It would be easier to dismiss such grand love and sacrifice as mere myth or fairytale, but the aroma of Christ pierces our senses with a truth we cannot deny. Like Peter, tempted to leave as we may be, all Christ’s disciples will finally admit to ourselves and to Jesus, “where else would we go. YOU, Jesus, have the words of eternal life.” (John 6:68). To be loved by God is the longing of every myth, and every fairytale. To know God is to find the sublime true myth, as C.S. Lewis would say.

Sublime Beauty of Holiness

The primary place we see the sublime in the Bible is when men and women encounter the holiness of God. “Please, show me your glory,” (Exodus 33:18) Moses pleaded with Yahweh. God was gracious to let him see his backside, after He had passed by, but made it clear, “You cannot see my face, for man shall not see me and live.” (Exodus 33:20).

To be in the presence of God is to begin to encounter His Holiness, and the sublime beauty of His character and goodness. Until we have glorified bodies in the resurrection, we cannot handle such an experience. This is why Isaiah in the Temple (Isaiah 6), declared that he was ‘undone’ in the presence of God. And yet, God humbled himself so drastically, that he became one of us, and wrapped himself in flesh like ours, so that we could begin to comprehend His love, His faithfulness, and His Grace. We could not enter heaven with the sinful hearts we possess, and so God brought heaven down, in the form of this baby.

To encounter this child, was to catch a glimpse of love itself, and a glimpse of the face of God. For those with eyes to see, the face of this baby was a window to the sublime beauty of the character of God. We have a foretaste, which was meant to whet our appetite for life with God in the New Jerusalem.

Sublime Beauty of Sacrificial Love

While the world seeks power, and self-protection, this incarnate one seeks humility and love that leads to sacrifice. While the world understands power, war, and fighting, this God-man pursues forgiveness, sacrifice and love. It is the very thing we all crave, and yet the thing we have ‘learned’ not to believe in. Our cynicism, bitterness and fear tell us that such love and beauty cannot be found. And yet we know that if it were found, it would be the undoing of our sin and shame.

No wonder, that when we first put our faith in Christ, it transformed our lives. This is what it means to fully encounter the Jesus who washes our feet and then dies for our sins. This is where we find the overwhelming grace, and the forgiveness for great sinners. It is the one place we finally experience the transformation we long for, as Christ takes our filthy rags and exchanges it for His righteous robe of pure white .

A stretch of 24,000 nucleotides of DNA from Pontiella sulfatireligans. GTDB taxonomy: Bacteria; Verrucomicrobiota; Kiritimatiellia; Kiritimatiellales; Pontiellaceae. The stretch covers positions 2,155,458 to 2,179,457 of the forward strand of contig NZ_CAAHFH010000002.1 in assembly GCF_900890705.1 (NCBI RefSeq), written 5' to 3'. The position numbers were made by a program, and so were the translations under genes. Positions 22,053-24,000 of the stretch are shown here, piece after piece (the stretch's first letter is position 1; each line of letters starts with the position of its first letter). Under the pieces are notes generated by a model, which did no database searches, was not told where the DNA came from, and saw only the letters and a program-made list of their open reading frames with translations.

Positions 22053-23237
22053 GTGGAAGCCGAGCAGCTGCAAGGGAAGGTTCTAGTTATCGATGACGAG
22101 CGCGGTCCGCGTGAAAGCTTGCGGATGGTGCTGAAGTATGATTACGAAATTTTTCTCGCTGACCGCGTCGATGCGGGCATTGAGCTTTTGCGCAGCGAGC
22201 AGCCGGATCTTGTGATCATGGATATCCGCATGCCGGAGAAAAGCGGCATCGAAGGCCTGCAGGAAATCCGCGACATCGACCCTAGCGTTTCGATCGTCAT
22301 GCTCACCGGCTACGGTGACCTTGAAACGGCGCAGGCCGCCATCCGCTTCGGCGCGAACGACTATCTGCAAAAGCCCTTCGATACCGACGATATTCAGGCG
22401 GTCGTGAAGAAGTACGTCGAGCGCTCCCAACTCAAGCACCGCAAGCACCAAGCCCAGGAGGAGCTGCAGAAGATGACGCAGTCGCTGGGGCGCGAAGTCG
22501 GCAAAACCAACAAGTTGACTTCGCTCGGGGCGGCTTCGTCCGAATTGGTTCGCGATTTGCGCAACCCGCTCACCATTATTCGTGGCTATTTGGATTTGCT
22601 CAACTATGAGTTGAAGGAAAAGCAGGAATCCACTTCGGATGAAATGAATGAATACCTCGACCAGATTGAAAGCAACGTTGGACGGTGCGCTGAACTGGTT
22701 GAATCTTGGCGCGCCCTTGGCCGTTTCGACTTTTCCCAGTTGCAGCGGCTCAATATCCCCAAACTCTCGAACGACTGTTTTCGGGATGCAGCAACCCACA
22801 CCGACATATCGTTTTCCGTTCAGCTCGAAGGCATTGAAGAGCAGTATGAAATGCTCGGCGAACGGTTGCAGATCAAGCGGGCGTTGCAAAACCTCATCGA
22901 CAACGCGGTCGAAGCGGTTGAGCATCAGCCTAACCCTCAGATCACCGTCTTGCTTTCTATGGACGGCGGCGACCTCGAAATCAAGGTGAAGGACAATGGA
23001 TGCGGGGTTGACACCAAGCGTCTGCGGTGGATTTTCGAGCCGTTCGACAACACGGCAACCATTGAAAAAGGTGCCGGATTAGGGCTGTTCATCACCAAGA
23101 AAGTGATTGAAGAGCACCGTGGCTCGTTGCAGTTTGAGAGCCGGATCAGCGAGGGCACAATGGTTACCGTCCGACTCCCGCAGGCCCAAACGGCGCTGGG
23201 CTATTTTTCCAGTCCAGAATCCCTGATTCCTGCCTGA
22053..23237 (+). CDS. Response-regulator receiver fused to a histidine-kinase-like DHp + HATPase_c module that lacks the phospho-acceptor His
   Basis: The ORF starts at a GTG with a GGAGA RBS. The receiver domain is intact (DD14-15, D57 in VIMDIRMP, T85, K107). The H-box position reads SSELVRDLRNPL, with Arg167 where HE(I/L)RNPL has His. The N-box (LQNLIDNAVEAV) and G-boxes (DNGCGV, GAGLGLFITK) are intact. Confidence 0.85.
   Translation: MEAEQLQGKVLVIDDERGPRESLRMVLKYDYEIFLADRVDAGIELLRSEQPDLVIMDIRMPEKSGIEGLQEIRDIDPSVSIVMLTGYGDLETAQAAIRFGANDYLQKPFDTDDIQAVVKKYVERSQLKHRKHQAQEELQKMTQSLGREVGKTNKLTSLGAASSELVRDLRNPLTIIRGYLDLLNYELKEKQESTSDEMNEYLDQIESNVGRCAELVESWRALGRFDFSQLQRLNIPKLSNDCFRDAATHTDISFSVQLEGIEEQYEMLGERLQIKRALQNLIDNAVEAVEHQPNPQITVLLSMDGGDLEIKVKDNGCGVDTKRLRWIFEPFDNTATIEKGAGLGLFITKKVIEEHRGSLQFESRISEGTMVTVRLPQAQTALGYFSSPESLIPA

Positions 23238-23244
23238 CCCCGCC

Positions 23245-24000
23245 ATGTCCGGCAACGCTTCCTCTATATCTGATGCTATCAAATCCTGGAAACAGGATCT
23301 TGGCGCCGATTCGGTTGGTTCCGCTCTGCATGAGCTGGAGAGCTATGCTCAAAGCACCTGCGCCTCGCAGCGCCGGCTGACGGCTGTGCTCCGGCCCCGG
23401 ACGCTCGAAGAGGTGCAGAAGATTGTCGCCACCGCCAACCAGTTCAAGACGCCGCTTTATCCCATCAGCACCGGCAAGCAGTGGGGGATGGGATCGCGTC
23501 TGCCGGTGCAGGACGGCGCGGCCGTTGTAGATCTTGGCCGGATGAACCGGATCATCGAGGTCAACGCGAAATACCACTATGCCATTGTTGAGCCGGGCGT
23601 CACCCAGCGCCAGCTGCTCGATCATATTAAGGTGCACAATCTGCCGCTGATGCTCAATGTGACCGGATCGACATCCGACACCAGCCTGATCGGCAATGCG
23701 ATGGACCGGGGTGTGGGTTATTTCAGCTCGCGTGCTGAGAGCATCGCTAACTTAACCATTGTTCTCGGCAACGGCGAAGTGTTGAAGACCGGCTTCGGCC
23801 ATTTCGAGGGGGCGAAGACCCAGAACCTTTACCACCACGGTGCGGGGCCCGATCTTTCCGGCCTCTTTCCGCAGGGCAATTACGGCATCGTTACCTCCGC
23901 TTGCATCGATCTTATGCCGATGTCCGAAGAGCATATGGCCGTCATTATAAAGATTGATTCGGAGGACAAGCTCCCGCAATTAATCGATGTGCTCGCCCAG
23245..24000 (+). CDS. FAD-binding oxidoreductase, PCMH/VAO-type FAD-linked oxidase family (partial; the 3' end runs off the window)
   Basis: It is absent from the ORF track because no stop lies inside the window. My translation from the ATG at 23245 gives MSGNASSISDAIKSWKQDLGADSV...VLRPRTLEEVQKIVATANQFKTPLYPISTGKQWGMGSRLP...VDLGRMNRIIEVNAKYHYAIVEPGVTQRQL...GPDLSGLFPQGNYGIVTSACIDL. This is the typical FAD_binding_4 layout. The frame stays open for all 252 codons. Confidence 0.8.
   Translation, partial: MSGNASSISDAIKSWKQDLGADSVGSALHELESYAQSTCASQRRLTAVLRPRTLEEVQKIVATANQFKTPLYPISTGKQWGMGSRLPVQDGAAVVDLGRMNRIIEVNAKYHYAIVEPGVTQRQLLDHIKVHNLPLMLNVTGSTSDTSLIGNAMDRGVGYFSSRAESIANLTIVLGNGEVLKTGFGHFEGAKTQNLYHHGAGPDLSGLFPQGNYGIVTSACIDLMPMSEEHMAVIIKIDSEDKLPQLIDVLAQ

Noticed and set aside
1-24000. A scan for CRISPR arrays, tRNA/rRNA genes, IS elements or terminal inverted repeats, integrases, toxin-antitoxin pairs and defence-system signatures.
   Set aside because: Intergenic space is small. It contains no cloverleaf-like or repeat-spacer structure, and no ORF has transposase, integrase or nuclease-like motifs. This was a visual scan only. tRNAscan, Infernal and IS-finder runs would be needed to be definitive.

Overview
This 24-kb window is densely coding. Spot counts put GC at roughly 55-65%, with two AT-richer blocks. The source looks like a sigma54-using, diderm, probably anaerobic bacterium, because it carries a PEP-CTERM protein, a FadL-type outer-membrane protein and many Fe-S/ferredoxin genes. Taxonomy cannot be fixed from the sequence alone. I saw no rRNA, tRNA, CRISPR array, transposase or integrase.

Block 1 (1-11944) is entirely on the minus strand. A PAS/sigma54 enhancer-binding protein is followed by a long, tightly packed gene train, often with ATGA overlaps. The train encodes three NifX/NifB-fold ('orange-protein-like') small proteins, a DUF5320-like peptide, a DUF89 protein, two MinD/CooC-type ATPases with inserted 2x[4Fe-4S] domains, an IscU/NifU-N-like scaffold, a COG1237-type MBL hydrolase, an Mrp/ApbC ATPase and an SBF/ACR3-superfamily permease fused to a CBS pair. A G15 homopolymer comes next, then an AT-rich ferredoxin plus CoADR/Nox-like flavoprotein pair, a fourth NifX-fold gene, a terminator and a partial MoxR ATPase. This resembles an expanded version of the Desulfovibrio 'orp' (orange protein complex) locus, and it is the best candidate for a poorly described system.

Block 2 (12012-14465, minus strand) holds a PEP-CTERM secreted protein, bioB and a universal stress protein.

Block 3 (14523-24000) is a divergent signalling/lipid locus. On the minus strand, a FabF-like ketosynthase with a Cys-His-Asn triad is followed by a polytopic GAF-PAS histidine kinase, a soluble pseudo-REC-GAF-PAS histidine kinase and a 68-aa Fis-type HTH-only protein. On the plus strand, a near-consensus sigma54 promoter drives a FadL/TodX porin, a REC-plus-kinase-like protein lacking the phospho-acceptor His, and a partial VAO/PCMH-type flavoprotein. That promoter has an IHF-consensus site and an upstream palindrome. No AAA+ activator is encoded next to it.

A Sublime Experience of Christmas

Christmas is not supposed to be quaint, sweet or mushy. Let us not be like those who have nostalgic ideas of a sweet baby Jesus who remains in the manger. Let us not be like those who have sentimental ideas of a sweet and tender Jesus who seems like a saccharine sweet word turned into a living teddy bear instead of the Word of God made Flesh. No. This we must reject.

He did not come to make us feel nice. He did not come to make us feel warm and cozy over a fire. He came to rock our hearts and souls down to the core so that He can rebuild our very hearts and souls into the image of Jesus. He came to take our hearts of stone, and to give us hearts of flesh. For now, he is making you and I into His likeness and our bodies are the very temple of the Holy Spirit. We need not be taken away into the temple of God like Isaiah, for God himself has made his home in our bodies, which are His temples. If we fail to understand this, we will miss the joy, peace and beauty we were meant to experience.


Come to Jesus, not to stir up fond memories of nativity scenes at Christmas, but to be undone, to be transformed, and to be made whole. And then may you and I be filled with great longing for the day we will walk the streets of gold, in the most sublime city every built – dripping with beauty so extravagant it is unimaginable, to our eyes, our ears, and all our senses. This is the city we were made to live in, when at once we are given bodies that can endure such a sublime existence – in the presence of the Shining and Sublime one – Christ the King!

May the lights at Christmas
point you to the light that pierces and overcomes darkness.

May the joy of Christmas
whet your appetite for the joy of living in the New Jerusalem.

May the sorrow at Christmas
Remind you that the story if not over, and Christ will come again.

May the Fellowship at Christmas
Lift your spirits and create a deeper longing for fellowship with God in the New Year!

Let us know how Jesus is your sublime savior in the comments below.

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Copyright © 2021 Joel & Michelle Pelsue. All Rights Reserved. Used with Permission.